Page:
The student handbook does more than just lay out policies regarding drugs and weapons. It also contains clauses that allow the administrators to change a policy and to conduct searches so long as they are necessary and proper. For example, at Mattawan High School, the student handbook has an elastic clause allowing the administration to change any policy at any point during the year if it is necessary in order to stop a distraction or an issue that is affecting student performance.
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It is because of codes and clauses such as these that random locker searches are not a violation of privacy. Above all else, these searches are necessary in order to keep a safe and secure environment for the students. The whole purpose of a school is to create a safe and non-disruptive learning environment. If students have drugs and weapons in their possession, this purpose becomes very hard to fulfill.
By conducting random locker searches, the school and its administrators are cutting back on the distractions and threats in order to make the school a safer place for everyone. Most protesters say a search intrudes on their Fourth Amendment rights and invades their privacy. If students are foolish enough to bring drugs or any other banned objects onto school grounds, then they deserve the possibility of being caught and punished.
If students take the risk of getting caught, then they should be prepared for the consequences. A school is not the place to store dangerous weapons or drugs.
Our Turn: Do random locker searches invade privacy?
Students are in school to get an education. While at school, they should feel safe. Students in schools across the nation have been known to bring alcohol, drugs, and even guns into schools, which threaten not only the learning environment, but also the safety of everyone within the school.
School officials need to balance their desire to maintain a healthy and safe environment, however, with the fact that students are protected by the Constitution. As ruled in Tinker v. Des Moines Independent Community School District , students do not "shed their constitutional rights. In Horton v.
Goose Creek Independent School District, the efforts of school officials to maintain a healthy and safe learning environment, against the backdrop of drug and alcohol abuse, were weighed against the students' constitutional rights. The decision of the Fifth Circuit Court of Appeals illustrates that the students' Fourth Amendment rights could not be violated simply because they were on school property, despite the sympathy the court showed for school officials trying to deal with a growing alcohol and drug problem.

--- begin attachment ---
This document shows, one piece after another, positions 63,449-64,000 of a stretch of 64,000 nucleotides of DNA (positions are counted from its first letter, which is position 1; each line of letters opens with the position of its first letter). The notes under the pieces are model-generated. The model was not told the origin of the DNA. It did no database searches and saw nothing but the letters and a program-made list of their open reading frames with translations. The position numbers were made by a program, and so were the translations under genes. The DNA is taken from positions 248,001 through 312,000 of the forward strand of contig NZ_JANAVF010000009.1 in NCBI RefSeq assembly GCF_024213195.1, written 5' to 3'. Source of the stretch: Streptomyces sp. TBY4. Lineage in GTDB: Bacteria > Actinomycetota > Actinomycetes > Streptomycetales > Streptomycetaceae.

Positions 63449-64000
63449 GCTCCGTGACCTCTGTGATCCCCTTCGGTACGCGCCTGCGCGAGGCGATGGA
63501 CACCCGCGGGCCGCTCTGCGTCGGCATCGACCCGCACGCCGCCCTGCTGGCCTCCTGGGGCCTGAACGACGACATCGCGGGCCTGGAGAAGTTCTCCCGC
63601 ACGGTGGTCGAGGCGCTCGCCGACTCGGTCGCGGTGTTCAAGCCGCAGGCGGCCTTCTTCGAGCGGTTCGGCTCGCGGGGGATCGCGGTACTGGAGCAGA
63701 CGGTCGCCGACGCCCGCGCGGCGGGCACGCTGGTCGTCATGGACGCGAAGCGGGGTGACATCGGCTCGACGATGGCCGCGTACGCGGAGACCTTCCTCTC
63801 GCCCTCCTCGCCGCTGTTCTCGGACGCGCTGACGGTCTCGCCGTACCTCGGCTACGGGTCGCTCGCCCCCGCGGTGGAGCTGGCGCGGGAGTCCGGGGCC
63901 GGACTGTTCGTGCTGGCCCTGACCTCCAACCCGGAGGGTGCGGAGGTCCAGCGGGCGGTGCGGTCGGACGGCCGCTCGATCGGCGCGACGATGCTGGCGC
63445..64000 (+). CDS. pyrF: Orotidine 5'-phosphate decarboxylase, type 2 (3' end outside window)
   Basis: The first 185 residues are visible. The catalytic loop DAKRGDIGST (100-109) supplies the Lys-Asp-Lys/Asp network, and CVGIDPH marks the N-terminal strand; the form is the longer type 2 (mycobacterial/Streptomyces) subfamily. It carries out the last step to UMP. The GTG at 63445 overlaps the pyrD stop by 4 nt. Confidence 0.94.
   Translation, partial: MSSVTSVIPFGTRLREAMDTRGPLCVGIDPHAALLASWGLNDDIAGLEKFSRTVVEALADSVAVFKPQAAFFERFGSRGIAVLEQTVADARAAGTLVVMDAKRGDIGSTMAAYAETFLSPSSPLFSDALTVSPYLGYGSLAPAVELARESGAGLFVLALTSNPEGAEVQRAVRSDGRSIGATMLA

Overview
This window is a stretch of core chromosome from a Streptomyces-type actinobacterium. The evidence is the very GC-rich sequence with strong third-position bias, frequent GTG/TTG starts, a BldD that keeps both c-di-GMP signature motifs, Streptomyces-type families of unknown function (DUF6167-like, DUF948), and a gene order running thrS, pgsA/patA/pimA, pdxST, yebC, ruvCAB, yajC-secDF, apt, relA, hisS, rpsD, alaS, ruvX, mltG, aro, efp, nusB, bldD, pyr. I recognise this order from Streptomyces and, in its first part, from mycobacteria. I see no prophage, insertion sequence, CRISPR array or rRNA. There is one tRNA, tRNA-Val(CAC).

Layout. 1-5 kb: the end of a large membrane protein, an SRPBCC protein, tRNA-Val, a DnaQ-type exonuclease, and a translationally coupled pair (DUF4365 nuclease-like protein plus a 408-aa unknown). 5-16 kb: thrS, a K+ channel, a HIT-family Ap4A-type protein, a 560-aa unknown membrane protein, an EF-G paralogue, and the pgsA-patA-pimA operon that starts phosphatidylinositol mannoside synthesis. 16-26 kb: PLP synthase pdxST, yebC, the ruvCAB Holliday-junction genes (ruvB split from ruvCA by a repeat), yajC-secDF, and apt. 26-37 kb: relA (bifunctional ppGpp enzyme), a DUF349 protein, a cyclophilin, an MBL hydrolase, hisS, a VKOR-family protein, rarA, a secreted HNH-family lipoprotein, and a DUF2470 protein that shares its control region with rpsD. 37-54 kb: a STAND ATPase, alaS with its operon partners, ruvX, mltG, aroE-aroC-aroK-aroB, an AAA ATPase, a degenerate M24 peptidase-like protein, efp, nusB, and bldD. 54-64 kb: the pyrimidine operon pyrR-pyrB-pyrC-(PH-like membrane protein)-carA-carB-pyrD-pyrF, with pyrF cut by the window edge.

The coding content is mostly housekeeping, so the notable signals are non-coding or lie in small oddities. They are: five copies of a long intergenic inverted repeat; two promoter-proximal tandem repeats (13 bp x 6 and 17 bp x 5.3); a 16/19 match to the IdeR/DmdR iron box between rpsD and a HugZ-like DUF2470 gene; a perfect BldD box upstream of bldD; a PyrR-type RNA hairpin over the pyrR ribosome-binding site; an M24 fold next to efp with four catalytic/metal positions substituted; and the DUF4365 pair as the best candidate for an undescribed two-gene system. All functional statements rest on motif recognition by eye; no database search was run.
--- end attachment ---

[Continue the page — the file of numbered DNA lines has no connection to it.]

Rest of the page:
In the Goose Creek Independent School District in Texas brought in drug-sniffing dogs in an attempt to deal with a rampant drug and alcohol problem. The dogs were trained to detect more than 60 different controlled and over-the-counter substances. On an unannounced and random basis, dogs were taken to all of the schools in the district to sniff the students' lockers and cars and were brought into the classrooms to sniff the students themselves.
School Lockers: What can a teacher search? | hotscammome.tk
If a dog indicated that a car or locker had an illegal substance, the student was required to open the locker or vehicle for a search. If the dog indicated a student was carrying an illegal substance, he or she was brought into the school office to be searched. Three students, Robby Horton, Heather Horton, and Sandra Sanchez, speaking for all of the students, sued the school district. They claimed that the dog searches violated their Fourth Amendment rights to be free from illegal searches and seizures, as well as their Fourteenth Amendment rights that assured they would not be deprived of their liberty and property without due process.
Administrative Policy Conversion Key
A random search cannot be used to target any individual student. It depends. But if your locker is considered school property, then your locker can be searched. Your school must give you notice that your locker is school property, such as in student handbooks or posted signs on campus. YES , but there are limits. Your school may use dogs to search for drugs on school campus, including unattended belongings like backpacks. If someone at your school tells you to leave the classroom while drug-sniffing dogs conduct a search, you should try to bring your things with you.
YES , so long as the students searched are picked randomly.